Whenever a devotee is in distress or has fallen into difficulty, he thinks that it is the Lord’s mercy upon him. He thinks, ‘Thanks to my past misdeeds I should suffer far, far greater than I am suffering now. So it is by the mercy of the Supreme Lord that I am not getting all the punishment I am due. I am just getting a little, by the mercy of the Supreme Personality of Godhead.’ Therefore he is always calm, quiet and patient, despite many distressful conditions.
[Purport to Bhagavad-gita12:13-14]
For a devotee, the Supreme Lord arranges his life in such a way so that even when he experiences some karma, it is beneficial for him. He learns valuable lessons to help understand that the material world is a place of misery and not our real home. And he experiences the futility of searching for material happiness. And if we are working for the pleasure of the Lord, rather than working fruitively – to enjoy the results of our actions – then we are not bound by karma for those actions. A pure devotee, for example, is not forced to leave his body at a particular time. He has complete mystic powers and if he desires to stay within his body he can. Bilvamangala Thakur lived in Vrindavan for 700 years.
One may aspire to live for hundreds of years if he continuously goes on working in that way, for that sort of work will not bind him to the law of karma. There is no alternative to this way for man.
[Sri Isopanisad mantra 2]
As the blazing fire turns firewood to ashes, O Arjuna, so does the fire of knowledge burn to ashes all reactions to material activities.
The Personality of Godhead, who appears in the mind of the devotee by attentive devotion and meditation and by chanting of the holy name, releases the devotee from the bondage of fruitive activities [karma] at the time of his quitting the material body.
[Srimad Bhagavatam 1:9:23]
Krishna Visiting Madhavendra Puri
By following the bhakti yoga process, we can be completely purified of all karma and return to the spiritual world. The most powerful method of purification is the chanting of the Lord’s holy names:
Simply by chanting one holy name of Hari, a sinful man can counteract the reactions to more sins than he is able to commit.
If one chants the holy name of the Lord, even in a helpless condition or without desiring to do so, all the reactions of his sinful life depart, just as when a lion roars, all the small animals flee in fear.
As a fire burns dry grass to ashes, so the holy name of the Lord, whether chanted knowingly or unknowingly, burns to ashes, without fail, all the reactions to one’s sinful activities.
[Srimad Bhagavatam 6:2:18]
A person engaged in the bhakti yoga process can get free from the cycle of birth and death completely by taking shelter of the Supreme Lord during his life and at the time of death. This means that he or she will be eternally free from karma. This is truly changing our destiny. As there is no difference between the Supreme Lord and His Holy Names, by taking shelter of these mantras at death we obtain the shelter and protection the Lord, and can thus attain Him.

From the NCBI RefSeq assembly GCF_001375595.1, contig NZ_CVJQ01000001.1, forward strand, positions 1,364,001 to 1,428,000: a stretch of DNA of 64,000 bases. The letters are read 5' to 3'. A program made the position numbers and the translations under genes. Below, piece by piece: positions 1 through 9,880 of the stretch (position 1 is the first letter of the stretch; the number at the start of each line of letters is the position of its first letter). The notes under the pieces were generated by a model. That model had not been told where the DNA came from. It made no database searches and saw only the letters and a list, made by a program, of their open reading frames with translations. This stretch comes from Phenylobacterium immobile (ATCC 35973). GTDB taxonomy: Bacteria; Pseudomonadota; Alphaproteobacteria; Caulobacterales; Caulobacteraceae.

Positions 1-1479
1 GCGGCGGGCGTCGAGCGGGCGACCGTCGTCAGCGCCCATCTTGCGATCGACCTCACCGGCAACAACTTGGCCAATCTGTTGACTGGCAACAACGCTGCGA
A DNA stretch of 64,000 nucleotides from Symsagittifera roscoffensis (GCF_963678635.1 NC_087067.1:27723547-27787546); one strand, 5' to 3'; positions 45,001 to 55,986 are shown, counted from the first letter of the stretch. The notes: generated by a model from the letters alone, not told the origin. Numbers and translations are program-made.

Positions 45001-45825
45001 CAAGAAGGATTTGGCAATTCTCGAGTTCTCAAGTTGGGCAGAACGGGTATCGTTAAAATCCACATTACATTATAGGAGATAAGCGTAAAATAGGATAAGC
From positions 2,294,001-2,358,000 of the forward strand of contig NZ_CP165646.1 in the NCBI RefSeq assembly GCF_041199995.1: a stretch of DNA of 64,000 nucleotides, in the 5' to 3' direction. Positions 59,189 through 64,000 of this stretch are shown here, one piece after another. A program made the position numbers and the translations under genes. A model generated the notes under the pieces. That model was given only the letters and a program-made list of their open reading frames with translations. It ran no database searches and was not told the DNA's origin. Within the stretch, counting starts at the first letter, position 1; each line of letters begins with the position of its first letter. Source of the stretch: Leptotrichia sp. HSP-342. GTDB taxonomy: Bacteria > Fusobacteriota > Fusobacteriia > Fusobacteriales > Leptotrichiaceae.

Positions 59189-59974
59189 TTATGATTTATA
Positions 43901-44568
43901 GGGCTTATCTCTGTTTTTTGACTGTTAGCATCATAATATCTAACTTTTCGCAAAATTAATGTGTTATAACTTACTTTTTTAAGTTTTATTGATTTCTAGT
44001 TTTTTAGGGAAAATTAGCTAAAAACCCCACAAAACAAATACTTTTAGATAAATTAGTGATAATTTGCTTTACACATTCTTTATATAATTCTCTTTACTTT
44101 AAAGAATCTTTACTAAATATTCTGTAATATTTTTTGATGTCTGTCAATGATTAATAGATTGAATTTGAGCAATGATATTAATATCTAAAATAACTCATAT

These mantras actually protect and embrace us like the loving arms of God. This is stated in many places throughout the Vedic scriptures. It is made very clear in all of the world’s major scriptures and spiritual traditions that the names of the Lord have the power to change our hearts from being lovers of matter to being lovers of spirit. Most certainly, they can offer us liberation from the suffering of the material world, and propel us into the spiritual dimension. The Vedic scriptures especially put emphasis on the potency of this chanting process as a means to transfer the soul from the material world to the spiritual world at the time of death. In the Bhagavad-gita, the Supreme Lord states:
And whoever, at the time of death, quits his body remembering Me alone, at once attains My nature. Of this there is no doubt.
Simply by remembering the Supreme Soul at the time of death, we can attain His spiritual kingdom. And the Srimad Bhagavatam describes the easiest and most effective way to attain this remembrance as being through the hearing and chanting of the Lord’s Holy Names:
Living beings who are entangled in the complicated meshes of birth and death can be freed immediately by even unconsciously chanting the name of Krishna, which is feared by fear personified.
[Srimad Bhagavatam 1:1:14]
Let me take shelter of the lotus feet of Him whose incarnations, qualities and activities are mysterious imitations of worldly affairs. One who invokes His transcendental names, even unconsciously, at the time he quits this life, is certainly washed immediately of the sins of many, many births and attains Him without fail.
[Srimad Bhagavatam 3:9:15]